Since we’ve taken some creative swings where you can sense some of the unsureness, but we would rather swing and fail than make five more “Dead Trees,” which we could have easily done. It became more challenging to say, “Let’s evolve and let’s make this smarter, better. Let’s make it more intelligent. Let’s make it do more.”

We can’t really talk about the record and live shows without talking about 2020. I don’t think I’m going to be driven by the same timeline as before. I still get things done, but looking at the clock or looking at the calendar and believing what they tell me? That’s kind of off the table now. 

I would say that for people our age it’s the same sense as 9/11. There’s going to be a before and after, and it’s not going to look the same. It doesn’t mean that life isn’t going to go on. The scariest part, I think, is that none of us knew what the after was going to look like. We knew less about the virus back then. My wife and I had breakthrough cases of it last October, and I was more relieved than anything. “Now I know what this is like.” But if you had asked me in 2019 what the next two years of my life were going to look like? No, no, no. Not like this.

I can’t speak for you but for me all of this highlighted how deeply ingrained my friendships and music are. That’s where the greatest memories are. I realized that I still have to go to shows now and again and I still have to be part of a music community. 

I guess I inherently always think those things are true. But you set those things up for yourself and no one’s going to ask you to check that you’re still stoked about it. “This is how you’ve defined your adult life thus far. Are you happy with it?” Anytime that happens I’m like, “Yeah, that’s why I’m here.” But, after two years of all that being taken away, you’re like, “Man, this is a bigger part of me than I thought.”

If it was suddenly gone, I don’t know what I would badger people about. If I’m at a party and I don’t know anybody, I’m not going to talk your ear off about what I figured out at work that week. I’m going to ask you about what you’re listening to. “What’s the next show you’re going to see? What’s the last show you saw? Best show?” That’s going to make me never leave your party. I’m going to talk your ear off about it. Going through the last few years, it’s like, “If this isn’t your life, then what has it been?” I think in terms of iconic concert bills, that kind of stuff, that’s American history. You can have a very rich life if you just immerse yourself in it.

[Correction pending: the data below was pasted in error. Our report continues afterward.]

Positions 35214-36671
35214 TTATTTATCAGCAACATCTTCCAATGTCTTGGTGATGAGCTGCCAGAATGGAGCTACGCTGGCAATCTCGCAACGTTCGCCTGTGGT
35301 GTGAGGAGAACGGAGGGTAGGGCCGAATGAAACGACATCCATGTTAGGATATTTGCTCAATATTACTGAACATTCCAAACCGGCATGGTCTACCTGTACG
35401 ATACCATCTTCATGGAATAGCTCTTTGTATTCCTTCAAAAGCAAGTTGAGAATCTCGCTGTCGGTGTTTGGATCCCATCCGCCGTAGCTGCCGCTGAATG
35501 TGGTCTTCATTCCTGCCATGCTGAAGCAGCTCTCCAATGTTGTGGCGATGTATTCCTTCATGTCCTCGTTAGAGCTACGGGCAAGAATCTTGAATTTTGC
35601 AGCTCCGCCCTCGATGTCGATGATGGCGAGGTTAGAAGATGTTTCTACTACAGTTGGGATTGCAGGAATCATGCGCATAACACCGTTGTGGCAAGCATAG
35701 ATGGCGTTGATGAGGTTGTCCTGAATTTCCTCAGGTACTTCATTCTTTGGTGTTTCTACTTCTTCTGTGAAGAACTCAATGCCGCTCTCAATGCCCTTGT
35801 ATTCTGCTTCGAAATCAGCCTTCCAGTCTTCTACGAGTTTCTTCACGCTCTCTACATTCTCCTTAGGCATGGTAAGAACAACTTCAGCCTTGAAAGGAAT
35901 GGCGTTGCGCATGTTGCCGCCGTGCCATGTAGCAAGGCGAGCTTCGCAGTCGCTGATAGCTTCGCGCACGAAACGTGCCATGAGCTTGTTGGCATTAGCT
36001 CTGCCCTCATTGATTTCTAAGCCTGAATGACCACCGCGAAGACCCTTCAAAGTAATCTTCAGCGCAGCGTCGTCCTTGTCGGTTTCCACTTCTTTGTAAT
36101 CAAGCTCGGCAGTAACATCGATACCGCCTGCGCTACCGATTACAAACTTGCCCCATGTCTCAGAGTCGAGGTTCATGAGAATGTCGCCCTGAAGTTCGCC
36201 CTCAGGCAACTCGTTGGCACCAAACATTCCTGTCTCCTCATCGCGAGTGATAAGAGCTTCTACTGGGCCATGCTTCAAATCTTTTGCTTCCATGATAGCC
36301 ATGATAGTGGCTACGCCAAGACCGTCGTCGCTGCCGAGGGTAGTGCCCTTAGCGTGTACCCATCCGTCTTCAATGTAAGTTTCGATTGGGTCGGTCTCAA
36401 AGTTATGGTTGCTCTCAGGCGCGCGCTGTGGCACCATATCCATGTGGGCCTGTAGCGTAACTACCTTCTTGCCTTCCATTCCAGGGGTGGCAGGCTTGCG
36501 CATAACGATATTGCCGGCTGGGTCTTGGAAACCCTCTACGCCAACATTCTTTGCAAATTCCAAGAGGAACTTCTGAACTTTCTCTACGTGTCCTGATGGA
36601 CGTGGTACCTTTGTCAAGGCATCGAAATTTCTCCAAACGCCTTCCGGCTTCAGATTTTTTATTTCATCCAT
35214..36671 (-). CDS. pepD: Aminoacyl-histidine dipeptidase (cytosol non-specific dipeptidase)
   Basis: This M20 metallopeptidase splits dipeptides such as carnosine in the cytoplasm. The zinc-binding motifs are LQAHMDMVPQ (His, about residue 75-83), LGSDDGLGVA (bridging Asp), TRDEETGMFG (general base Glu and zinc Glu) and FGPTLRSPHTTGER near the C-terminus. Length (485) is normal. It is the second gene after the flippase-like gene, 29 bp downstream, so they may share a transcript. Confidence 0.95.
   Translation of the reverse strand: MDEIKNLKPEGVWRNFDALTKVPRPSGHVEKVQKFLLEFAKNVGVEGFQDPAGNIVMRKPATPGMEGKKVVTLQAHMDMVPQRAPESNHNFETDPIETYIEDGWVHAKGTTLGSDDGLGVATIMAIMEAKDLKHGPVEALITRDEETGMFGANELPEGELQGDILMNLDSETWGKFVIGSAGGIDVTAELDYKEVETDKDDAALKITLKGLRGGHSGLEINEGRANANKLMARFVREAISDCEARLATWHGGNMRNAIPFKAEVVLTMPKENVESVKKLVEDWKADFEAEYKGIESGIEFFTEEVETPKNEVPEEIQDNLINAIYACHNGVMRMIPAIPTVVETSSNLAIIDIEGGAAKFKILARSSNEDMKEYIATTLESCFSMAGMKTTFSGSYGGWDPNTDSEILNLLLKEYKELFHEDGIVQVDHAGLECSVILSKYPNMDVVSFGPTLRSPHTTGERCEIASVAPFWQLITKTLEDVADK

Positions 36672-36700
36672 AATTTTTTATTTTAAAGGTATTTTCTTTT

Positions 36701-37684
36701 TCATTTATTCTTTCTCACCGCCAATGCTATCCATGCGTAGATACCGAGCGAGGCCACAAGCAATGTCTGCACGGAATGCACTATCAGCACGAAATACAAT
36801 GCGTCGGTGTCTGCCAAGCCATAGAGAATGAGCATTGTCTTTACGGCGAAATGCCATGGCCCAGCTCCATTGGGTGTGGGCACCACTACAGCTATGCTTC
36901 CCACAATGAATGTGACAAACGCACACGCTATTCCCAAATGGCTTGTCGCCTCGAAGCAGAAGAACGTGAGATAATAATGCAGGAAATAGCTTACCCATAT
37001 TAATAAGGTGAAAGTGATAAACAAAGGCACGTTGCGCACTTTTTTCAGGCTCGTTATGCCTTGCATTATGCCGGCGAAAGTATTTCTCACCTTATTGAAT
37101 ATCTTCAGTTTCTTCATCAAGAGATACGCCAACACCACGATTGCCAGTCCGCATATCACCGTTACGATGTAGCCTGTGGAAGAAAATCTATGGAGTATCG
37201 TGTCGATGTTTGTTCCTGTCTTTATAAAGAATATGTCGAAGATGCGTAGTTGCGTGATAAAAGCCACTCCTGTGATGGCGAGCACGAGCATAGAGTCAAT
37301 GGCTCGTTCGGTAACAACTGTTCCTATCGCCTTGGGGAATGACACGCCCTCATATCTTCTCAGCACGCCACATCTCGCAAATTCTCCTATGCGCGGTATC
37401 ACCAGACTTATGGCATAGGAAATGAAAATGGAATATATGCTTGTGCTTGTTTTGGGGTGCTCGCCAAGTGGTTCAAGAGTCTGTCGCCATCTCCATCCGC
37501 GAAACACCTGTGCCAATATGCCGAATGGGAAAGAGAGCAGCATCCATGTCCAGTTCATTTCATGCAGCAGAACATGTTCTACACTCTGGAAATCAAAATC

It’s an obvious question, but did you feel like elements of the pandemic or your life, at the height of the pandemic, are reflected in the new lyrics?

I did start therapy late last year. I was in a depression after 2020: The election, the pandemic, everything going on—the social unrest. All that stuff. I just found myself in a pretty black place. Dark. I started feeling better after about two months of therapy. Then I noticed that some of the lyrics, after I read them, were about being lost and stuck, and all of a sudden you’re seeing a source of light or an improvement, and it’s so foreign because it’s been so long since you’ve seen it that you can’t quite recognize it. Some of that stuff [is in there].

But it’s been so long that this feels super now, feeling happy again. It was foreign. Almost.

Jedd Beaudoin is host/producer of the nationally syndicated program Strange Currency. He has also served as an arts reporter, a producer of A Musical Life and a founding member of the KMUW Movie Club. As a music journalist, his work has appeared in Pop Matters, Vox, No Depression and Keyboard Magazine.